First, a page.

The goal of value based care is coordinated care. According to the American Medical Association, the coordinated care model is “the deliberate organization of patient care activities between two or more participants involved in a patient’s care to facilitate the appropriate delivery of health care services.”
Coordinated care and the coordinated care approach is the single most challenging aspect of the population health approach and of value based care.
The basic goals of coordinated care are:
-To lower the fragmentation and provide consistent delivery of care by the organization of health care methods across multiple healthcare providers and multiple healthcare venues.
-To more capably manage the transition of care as the patients move across the network.
-To lower the number of hospital admissions by noting and identifying the issues taking place well prior to the need for inpatient hospital care.
-To close the gaps in care so that every patient achieves the best care possible.
-To manage the referrals needed to help maintain patient health while keeping the client within the network.
-To prevent the need for emergency room care of patients with both short term and long term conditions.
The Coordinated Care Methods
There are 5 basic steps in coordinated care that must be taken.
Connection: Creating a good foundation of clinical and financial systems in healthcare.
Identification: By using great tools, work to get patients placed in specific populations and identify their need for care.
Engagement—Engaging the patient is the best way to ensure coordinated care. Patients must understand their condition and know how best to treat it so that they are more willing to comply with the required treatments and medications necessary to remain as healthy as possible.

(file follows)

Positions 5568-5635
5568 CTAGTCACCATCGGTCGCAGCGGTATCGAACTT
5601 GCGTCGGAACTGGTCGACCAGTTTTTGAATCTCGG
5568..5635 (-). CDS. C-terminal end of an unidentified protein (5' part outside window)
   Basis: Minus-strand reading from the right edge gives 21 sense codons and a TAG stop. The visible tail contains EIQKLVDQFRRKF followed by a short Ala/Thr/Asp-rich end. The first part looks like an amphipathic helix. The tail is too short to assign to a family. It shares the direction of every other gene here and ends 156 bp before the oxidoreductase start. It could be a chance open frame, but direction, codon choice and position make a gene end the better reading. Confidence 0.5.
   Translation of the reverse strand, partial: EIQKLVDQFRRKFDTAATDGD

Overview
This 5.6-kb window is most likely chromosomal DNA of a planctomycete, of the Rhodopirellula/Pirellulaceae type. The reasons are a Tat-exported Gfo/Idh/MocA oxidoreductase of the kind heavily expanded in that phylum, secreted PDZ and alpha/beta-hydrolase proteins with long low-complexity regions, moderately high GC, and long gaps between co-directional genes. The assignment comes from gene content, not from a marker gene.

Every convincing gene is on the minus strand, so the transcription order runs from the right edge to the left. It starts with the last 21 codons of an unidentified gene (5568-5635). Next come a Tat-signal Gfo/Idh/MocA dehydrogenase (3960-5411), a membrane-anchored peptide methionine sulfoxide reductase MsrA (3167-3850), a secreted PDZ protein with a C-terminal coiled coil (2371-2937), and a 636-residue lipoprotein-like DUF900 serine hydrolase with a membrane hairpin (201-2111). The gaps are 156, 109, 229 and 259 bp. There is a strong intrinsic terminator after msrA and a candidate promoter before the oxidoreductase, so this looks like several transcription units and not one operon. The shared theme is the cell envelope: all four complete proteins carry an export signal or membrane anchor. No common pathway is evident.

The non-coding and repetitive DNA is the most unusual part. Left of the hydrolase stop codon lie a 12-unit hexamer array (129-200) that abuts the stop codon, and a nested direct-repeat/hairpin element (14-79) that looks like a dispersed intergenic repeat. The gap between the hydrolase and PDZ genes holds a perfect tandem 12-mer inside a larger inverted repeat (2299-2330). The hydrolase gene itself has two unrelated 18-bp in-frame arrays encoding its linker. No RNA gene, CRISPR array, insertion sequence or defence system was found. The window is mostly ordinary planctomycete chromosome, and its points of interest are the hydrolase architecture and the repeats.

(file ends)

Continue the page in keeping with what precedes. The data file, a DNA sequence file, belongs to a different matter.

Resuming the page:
Enrollment– Secondary to identification, if necessary or desirable, enrolling a patient into a coordinated care program is vital. Depending on the content of the care plan, and the level of treatment the patient needs, keeping them enrolled may be virtual or face to face.
Monitoring & Revision—Continuity of care is imperative and if a patient should require additional care or develop additional symptoms, the treatment must be available. Continuous monitoring allows the health care team to flag those who have additional problems and treat them appropriately in order to prevent exacerbation or hospitalization.
What makes coordinated care such a success and a necessity is the way in which it can help to prevent needless hospitalization and patient suffering. The number one issue with coordinated care today seems to be engaging the patient. Exploring the best way to engage your patient is going to be difficult, at best. We address this idea of patient engagement in part 6 of this 7 part series.
Mitch Robbins is an expert as it relates to Interim and Direct Hire Nursing Leadership Recruitment for hospitals and clinics, helping organizations build best in class clinical leadership teams in the USA.
Learn to how to STOP losing your best nurses, IMPROVE your patient outcomes and DECREASE your staffing costs with special guest LeAnn Thieman. Download the free webinar transcript with LeAnn, Hall of Fame Speaker, Nurse, and Co-Author of the book Chicken Soup for the Nurse’s Soul. Download your free copy here.